Bryce Canyon: No Cell Service, but enough Hoodoos to make up for it

This AM, we boarded the Zion Shuttle for a Ranger Tour led by Becca, a recent Michigan State University Graduate.  This was our 4th trip into the canyon.

Ranger Becca

Ranger Becca


The Great White Throne and Angel's Landing

The Great White Throne and Angel's Landing

After the tour, we drove out of the park on the Mt. Carmel Hwy which has jaw dropping views at every switchbacked turn. I couldn’t imagine anything more scenic than the canyon tours.  Zion is definitely heaven on earth. We continued on Route 9 to scenic Hwy 89 through the Dixie National Forest which was another pleasant shocker. (And we got two more cancellation  stamps for the NPS Passport book.) The rocks were bright orange, or more of a yam color, and there were a few tunnels to squeeze through. 

Red Canyon - Dixie National Forest

Red Canyon - Dixie National Forest

Onward to Bryce Canyon on Hwy 12. We checked in at the visitors center, where I got another cancellation stamp for the passport book, and then we had lunch at the lodge.


Everything today progressed perfectly until the “sweet potato fries” incident.  Our awesome waitress, Vickie, practically had a meltdown when she realized that she brought me “standard” french fries, rather than the sweet potato variety that she highly recommended in the first place. My response was that the fries were not important as I was having lunch at one of the most beautiful places on the planet.  I was actually concerned for her well-being as there were so many cliffs within jumping distance of the lodge.  We rated her as “outstanding” in every area on the customer survey and left her a big tip. I am confident she’ll recover from this experience within a few weeks… just in time for the summer rush.

On to the viewpoints.  Paul came up with a brilliant idea of making a beeline to the end of the park road and then working our way back to the lodge area. This turned out to be an AWESOME idea and I would recommend this to anyone visiting the park. The farthest viewpoint was stunning, and as we made our way closer to the park entrance the views kept getting even more spectacular. At Inspiration Point, I practically had tears in my eyes looking over the sheer drop off and seeing thousands of Hoodoos, which are rock spires reaching to the heavens. All the Backpacker Magazine cover photos, and calendars you may have seen of Bryce do NOT do this place justice. It is the most amazing place and the whole spectacle literally wraps right around you when standing on one of the viewpoints. The Hoodoos look small because there are billions of them, but they are actually enormous and look like they are glowing.  There are no words to describe this.






The Noble Raven

We decided to stay at the cabins within the park.  They were built in the 1920s of logs and native stone and are a five minute walk to the rim of the canyon.


As the sun was setting and snow was lightly falling, I walked the Rim Trail to see the amazing views. The L.L.Bean Two-Way radios came in really handy here.


Bryce Canyon is one of the most beautiful places on Earth and everyone should see it in their lifetime. I highly recommend visiting during the off-season, and a stay in the cabins is worth every penny.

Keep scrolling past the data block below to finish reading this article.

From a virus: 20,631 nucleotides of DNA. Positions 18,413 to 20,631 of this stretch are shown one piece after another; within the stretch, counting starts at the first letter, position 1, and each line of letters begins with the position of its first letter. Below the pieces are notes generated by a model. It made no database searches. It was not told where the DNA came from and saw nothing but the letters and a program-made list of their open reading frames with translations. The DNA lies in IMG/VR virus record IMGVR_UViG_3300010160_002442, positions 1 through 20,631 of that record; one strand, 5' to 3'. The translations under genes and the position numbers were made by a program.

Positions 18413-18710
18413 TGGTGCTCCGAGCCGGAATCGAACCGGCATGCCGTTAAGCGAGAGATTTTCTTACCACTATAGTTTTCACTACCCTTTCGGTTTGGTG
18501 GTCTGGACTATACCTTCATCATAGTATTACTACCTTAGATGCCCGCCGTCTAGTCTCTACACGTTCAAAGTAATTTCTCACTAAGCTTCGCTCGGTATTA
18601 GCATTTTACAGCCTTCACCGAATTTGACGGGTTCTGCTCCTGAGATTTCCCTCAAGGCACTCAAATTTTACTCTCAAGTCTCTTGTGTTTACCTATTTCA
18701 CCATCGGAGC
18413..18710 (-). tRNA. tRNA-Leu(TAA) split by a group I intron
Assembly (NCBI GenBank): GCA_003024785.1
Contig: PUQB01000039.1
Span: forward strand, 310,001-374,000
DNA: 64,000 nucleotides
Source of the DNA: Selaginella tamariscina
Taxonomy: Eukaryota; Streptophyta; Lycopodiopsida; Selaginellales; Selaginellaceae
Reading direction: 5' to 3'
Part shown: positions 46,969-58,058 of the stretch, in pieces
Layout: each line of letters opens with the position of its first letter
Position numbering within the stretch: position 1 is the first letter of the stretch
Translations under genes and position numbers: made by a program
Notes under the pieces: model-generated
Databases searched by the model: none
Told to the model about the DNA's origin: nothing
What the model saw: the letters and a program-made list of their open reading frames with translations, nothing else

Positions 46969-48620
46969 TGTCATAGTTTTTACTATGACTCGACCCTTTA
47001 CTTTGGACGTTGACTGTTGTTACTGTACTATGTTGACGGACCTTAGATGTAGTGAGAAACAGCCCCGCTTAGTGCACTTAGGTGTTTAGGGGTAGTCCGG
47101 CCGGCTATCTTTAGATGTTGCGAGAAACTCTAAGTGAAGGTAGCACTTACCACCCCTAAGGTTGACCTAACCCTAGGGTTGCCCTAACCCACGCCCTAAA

There is a wealth of park knowledge in The Hoodoo, last summer’s planner, hiking and shuttle guide.

and here at the official Bryce Canyon National Park website.

Tomorrow begins with a sunrise hike along the Queen’s Garden Trail. Click here for first-hand account of this spectacular American treasure. 


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8 CommentsLeave a comment

  1. So far, So good it seems. Sounds really great. keep the stuff coming…

  2. Love the descriptions of the places you guy’s go to.You should write for the Park as you describe it like no other Steve.Seems like you guy’s are inhaling the beauty of- your surroundings.Your descriptions make us feel like we can also see the beauty through your eyes.Keep the reports coming

  3. Hey guys good to hear from you. Sounds so exciting and the sights are unbelievable. You both deserve this wonderful trip!! Stay safe.

  4. I’m dropping the alias this time around as I see that mom, dad and Jason have no issues with just being themselves! Has the weather been conducive to amazing shots? I’m so anxious to see the pictures of the cabin you stayed in…was it haunted :)? Thank you for making my Monday a bit more tolerable. Living vicariously is right up my alley. Oh, on a side note, did I tell you the angels in my garden diappeared overnight then reappeared the following day? Unfortunately the solor light is MIA as well and has not returned to date. I’m planning to graze on some of your “bagged” cheese this evening…thanks again for leaving it on my door!

    Miss you!

  5. A friend ( Denise ) was here when I opened your latest travelog an she and I just drooled over the landscape you was describing and the prose was delightful.
    You will have to show us all you photos when you get home.
    Remember don’t eat worms. And no snow ball fights.
    Take care and keep smiling YOU MIGHT BE ON CANDID CAMERA.

  6. Hey Steve and Paul – great writing. Can’t wait to see the pictures. Hope you are having as much fun as I am doing Steve’s job 🙂 Stay save. Miss you.

  7. Thank you for the little push to go there! We just got back. Thank you again for the info you gave me.

    • Thanks Sandy, I hope you had a great time! Thank you for checking in.

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